much less was known about the influence of these events on Iberian populations, especially in southern areas such as Andalusia. Two independent Neolithic migrations The first farmers came mainly to Iberia by following a coastal route through the northern Mediterranean Sea. This study shows that Iberian Neolithic individuals show genetic differences with the first migrant farmers who settled in central and northern Europe. “This suggests that the first farmers of Iberia trace most of their ancestors back to the first Neolithic peoples who emigrated to the Peninsula by the Mediterranean route and that the later contributions of their Central European counterparts were lower in this region”, says the Paleo- geneticist Cristina Valdiosera, from La Trobe University in Australia, one of the lead authors of the study. These migrants from the Mediterranean route show a

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strong genetic connection with the Saint Lucia Email List modern inhabitants of the Mediterranean island of Sardinia. We can probably consider modern Sardinians to be relatively direct descendants of the people who spread agricultural practices throughout the Mediterranean region around 8,000 years ago, “adds Mattias Jakobsson, population geneticist at the University of Uppsala, Sweden, and another of the authors. main of the study. The first groups of Neolithic farmers, very small Despite other potential entrances of Neolithic groups into Iberia via North Africa or continental Europe, researchers have found no substantial regional differences between the early farmers who populated Iberia. Torsten Günther, a population geneticist at Uppsala University and another of the lead authors of this study, thinks that “Although the geographic differences seem minor, we see some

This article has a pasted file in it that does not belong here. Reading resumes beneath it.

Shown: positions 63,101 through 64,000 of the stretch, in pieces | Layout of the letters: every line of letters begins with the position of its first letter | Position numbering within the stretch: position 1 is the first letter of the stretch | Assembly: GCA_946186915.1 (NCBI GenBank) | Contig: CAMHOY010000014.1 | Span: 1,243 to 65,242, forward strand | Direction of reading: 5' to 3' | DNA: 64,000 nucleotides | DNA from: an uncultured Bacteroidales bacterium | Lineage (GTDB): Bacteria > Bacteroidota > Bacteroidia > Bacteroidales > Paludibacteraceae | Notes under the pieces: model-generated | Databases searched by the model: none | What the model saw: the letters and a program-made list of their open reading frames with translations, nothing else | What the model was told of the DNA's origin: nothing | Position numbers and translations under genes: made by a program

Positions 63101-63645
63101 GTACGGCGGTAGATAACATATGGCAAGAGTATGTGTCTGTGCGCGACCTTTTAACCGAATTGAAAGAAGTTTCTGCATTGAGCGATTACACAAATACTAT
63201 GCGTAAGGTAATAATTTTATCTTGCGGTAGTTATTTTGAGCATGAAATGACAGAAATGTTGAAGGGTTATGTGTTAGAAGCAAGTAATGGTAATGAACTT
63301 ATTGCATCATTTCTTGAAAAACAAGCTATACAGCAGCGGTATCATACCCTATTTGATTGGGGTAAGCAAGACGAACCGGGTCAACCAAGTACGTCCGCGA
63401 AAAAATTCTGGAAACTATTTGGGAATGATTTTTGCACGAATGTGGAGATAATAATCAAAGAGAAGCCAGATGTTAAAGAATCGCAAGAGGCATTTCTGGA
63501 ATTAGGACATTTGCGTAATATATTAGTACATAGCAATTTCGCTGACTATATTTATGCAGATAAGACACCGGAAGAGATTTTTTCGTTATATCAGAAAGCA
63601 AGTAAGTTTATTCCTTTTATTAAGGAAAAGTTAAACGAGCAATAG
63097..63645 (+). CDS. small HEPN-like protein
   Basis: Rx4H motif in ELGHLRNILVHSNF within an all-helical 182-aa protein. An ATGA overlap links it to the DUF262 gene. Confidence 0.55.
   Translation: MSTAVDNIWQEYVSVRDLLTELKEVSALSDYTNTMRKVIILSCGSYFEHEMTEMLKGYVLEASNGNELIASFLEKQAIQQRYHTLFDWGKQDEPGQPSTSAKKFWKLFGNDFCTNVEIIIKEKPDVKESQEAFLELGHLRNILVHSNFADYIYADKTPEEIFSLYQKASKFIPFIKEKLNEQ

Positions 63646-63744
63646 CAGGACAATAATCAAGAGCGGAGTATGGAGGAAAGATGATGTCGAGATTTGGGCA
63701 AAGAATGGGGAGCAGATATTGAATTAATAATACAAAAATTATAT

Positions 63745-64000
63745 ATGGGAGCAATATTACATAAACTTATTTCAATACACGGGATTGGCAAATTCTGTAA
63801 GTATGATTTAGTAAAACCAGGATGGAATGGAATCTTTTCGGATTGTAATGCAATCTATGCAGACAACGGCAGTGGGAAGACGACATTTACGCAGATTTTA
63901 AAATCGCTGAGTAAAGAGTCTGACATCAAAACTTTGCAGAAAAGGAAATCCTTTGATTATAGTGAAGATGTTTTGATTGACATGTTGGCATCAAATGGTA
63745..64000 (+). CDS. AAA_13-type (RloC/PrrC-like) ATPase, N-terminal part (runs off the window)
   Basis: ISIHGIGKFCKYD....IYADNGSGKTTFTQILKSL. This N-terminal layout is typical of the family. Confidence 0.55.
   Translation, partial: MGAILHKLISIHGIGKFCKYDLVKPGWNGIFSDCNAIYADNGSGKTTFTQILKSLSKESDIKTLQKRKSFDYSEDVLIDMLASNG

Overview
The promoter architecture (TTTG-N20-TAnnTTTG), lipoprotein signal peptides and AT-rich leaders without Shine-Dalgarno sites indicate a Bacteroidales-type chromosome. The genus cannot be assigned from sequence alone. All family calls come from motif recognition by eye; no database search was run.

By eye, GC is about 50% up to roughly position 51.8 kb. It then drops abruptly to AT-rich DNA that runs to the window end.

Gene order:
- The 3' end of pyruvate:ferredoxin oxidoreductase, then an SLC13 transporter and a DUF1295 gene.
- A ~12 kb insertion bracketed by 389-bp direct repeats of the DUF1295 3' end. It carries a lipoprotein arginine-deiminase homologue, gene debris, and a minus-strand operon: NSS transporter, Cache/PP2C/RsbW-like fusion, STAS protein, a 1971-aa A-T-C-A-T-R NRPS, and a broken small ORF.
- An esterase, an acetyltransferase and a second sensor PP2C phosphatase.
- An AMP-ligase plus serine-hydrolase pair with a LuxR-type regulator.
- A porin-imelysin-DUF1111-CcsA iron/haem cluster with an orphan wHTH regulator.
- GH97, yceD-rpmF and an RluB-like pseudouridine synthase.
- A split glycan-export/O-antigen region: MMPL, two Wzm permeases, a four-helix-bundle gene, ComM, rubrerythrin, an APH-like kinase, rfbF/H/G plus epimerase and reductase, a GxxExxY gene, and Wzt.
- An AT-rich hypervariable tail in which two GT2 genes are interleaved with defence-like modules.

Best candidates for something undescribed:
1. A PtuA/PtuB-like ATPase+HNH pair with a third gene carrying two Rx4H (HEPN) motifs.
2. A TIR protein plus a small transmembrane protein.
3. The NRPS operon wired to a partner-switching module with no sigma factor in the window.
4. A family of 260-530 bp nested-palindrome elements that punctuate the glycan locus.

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differences over time due to the interaction and genetic exchange between the different groups. “. The first Iberian farmers show significantly low levels of genetic diversity, indicating that the first Neolithic wave of migration that settled in the Peninsula was of a relatively low number of individuals. After this initial period of low diversity, the newly arrived populations grew in size and intermingled with local hunter-gatherers, rapidly increasing genetic diversity in later periods (Chalcolithic and Bronze Age). A low proportion of steppe ancestry While recent studies have shown that the massive migration of Caspian-Pontic steppe populations during the late Neolithic, Chalcolithic, and early Bronze Age was responsible for significant population renewal in central and northern Europe, the authors show in this study that the The genetic influence of this migration on contemporary southwestern

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